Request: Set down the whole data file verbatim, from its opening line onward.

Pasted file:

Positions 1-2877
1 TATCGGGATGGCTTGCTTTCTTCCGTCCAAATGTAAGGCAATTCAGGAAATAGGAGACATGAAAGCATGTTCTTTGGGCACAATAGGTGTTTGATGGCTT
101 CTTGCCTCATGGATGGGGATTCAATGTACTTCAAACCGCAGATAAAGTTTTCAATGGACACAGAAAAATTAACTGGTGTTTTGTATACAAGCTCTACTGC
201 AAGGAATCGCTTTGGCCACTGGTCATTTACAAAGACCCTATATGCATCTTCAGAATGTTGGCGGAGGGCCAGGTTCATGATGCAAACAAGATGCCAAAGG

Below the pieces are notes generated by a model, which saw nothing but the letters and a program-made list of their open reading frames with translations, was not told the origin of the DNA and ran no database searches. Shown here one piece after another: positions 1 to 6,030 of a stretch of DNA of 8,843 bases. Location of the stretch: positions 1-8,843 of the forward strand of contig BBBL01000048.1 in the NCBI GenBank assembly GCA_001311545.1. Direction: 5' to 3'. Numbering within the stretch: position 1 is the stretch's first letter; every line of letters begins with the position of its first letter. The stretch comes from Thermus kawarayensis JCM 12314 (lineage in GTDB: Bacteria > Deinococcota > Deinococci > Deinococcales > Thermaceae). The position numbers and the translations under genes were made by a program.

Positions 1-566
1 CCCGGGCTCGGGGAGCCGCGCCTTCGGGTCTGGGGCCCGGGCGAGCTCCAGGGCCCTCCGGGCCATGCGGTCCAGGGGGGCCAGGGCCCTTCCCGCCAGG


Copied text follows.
Positions 1-2877
1 TATCGGGATGGCTTGCTTTCTTCCGTCCAAATGTAAGGCAATTCAGGAAATAGGAGACATGAAAGCATGTTCTTTGGGCACAATAGGTGTTTGATGGCTT
101 CTTGCCTCATGGATGGGGATTCAATGTACTTCAAACCGCAGATAAAGTTTTCAATGGACACAGAAAAATTAACTGGTGTTTTGTATACAAGCTCTACTGC
201 AAGGAATCGCTTTGGCCACTGGTCATTTACAAAGACCCTATATGCATCTTCAGAATGTTGGCGGAGGGCCAGGTTCATGATGCAAACAAGATGCCAAAGG

Below the pieces are notes generated by a model, which saw nothing but the letters and a program-made list of their open reading frames with translations, was not told the origin of the DNA and ran no database searches. Shown here one piece after another: positions 1 to 6,030 of a stretch of DNA of 8,843 bases. Location of the stretch: positions 1-8,843 of the forward strand of contig BBBL01000048.1 in the NCBI GenBank assembly GCA_001311545.1. Direction: 5' to 3'. Numbering within the stretch: position 1 is the stretch's first letter; every line of letters begins with the position of its first letter. The stretch comes from Thermus kawarayensis JCM 12314 (lineage in GTDB: Bacteria > Deinococcota > Deinococci > Deinococcales > Thermaceae). The position numbers and the translations under genes were made by a program.

Positions 1-566
1 CCCGGGCTCGGGGAGCCGCGCCTTCGGGTCTGGGGCCCGGGCGAGCTCCAGGGCCCTCCGGGCCATGCGGTCCAGGGGGGCCAGGGCCCTTCCCGCCAGG